Many people are confused about the differences in DVD duplication and DVD replication and when one is more appropriate than the other. Quite simply, if a person needs a small number of DVDs – for example 1,000 or fewer – then duplication is the better option. Anything over that, then replication will be less expensive.
Here are differences in DVD duplication and DVD replication:
DVD duplication uses DVD recorders to “burn” the data into pre-made, write-once DVD-Rs. Since the costs relating to setup costs are minimal in comparison to replication, it is a much more cost-effective method by which to reproduce the smaller numbers of discs. Not only is it much less expensive for the smaller runs, but the usual turn-around time for DVD-R duplication runs is usually only a matter of few days.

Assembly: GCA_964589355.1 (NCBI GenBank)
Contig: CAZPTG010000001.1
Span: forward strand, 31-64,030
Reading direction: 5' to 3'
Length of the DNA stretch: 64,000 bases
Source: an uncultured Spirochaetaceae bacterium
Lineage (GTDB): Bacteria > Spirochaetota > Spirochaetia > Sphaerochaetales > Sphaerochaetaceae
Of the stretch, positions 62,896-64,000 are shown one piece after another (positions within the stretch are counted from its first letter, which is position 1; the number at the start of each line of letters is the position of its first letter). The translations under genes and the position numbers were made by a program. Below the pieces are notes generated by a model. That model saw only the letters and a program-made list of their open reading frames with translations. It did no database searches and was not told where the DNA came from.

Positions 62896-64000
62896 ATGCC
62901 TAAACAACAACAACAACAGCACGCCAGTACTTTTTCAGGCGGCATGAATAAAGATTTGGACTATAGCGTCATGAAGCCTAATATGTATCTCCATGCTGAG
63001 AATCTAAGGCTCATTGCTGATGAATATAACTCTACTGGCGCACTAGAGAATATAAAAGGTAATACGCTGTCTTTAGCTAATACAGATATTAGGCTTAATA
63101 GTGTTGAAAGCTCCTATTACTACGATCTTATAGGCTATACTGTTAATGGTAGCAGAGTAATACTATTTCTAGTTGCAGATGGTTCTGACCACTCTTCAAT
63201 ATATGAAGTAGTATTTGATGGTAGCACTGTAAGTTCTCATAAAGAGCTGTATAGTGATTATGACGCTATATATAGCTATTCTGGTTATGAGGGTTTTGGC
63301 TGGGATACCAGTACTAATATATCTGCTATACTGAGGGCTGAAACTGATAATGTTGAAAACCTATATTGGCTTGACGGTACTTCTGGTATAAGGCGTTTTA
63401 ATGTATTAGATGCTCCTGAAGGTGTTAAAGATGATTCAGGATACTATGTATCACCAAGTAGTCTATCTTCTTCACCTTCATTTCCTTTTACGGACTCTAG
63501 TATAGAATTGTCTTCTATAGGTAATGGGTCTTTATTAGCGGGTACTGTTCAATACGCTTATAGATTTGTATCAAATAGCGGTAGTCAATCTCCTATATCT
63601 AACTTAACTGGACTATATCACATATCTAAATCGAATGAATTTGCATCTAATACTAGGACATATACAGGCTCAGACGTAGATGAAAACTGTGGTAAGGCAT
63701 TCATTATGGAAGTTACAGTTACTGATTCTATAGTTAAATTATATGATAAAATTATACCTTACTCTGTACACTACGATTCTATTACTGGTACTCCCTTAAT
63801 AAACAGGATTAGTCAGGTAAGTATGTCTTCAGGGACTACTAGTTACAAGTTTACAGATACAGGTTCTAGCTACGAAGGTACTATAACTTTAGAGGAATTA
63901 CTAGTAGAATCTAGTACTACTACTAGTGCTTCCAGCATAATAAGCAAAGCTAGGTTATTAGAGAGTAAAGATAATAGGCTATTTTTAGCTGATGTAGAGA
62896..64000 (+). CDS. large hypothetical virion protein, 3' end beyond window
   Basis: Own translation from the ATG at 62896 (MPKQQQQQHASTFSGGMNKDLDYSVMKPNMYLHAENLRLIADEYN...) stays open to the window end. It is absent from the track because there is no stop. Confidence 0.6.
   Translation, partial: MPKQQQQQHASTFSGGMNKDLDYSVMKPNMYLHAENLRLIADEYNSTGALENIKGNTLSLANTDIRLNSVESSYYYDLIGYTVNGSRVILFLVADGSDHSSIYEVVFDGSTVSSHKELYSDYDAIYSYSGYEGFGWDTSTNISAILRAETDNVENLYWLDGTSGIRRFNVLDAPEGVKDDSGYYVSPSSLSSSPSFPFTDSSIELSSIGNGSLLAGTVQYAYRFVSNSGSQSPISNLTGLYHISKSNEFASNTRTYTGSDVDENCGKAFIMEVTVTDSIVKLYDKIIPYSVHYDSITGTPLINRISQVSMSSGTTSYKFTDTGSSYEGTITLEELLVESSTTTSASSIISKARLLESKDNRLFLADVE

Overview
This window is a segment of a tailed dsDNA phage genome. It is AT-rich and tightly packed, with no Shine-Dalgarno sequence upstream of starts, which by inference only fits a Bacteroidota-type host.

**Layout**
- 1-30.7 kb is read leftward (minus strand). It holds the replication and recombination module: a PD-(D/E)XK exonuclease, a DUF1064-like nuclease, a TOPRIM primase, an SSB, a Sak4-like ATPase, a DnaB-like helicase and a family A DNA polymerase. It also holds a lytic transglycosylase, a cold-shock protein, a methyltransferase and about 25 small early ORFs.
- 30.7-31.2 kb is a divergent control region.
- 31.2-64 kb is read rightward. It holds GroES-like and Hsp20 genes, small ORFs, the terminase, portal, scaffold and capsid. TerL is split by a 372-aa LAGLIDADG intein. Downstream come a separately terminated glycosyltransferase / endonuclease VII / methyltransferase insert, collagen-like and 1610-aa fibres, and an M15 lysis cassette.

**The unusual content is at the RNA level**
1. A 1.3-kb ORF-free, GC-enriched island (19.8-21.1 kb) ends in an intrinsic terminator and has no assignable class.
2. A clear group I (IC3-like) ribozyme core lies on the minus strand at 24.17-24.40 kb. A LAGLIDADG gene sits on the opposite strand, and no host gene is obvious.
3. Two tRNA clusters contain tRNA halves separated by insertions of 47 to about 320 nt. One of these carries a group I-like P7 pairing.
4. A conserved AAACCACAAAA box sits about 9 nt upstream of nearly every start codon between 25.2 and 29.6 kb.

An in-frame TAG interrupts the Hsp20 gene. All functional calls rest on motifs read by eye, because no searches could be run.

Replication uses a process of “stamping” the data into a DVD that is injection molded. To get to this point, however, the data must be first burned onto a template, known as a glass master. This process is similar to how LP’s were once pressed.
The finished stamped DVD has the same silver coloration as any DVD purchased from a retail outlet, such as a video or electronics. Replication is nearly always the preferred method for a larger number of copies because the per-disc price is kept as low as possible. The replication process ordinarily requires the client to order a minimum of 1,000 DVDs which helps offset the much higher setup costs.
The data is built into the construction of the DVD during the replication process, which is much less expensive than DVD duplication. This is only true if you need fewer DVDs, then duplication is more appropriate.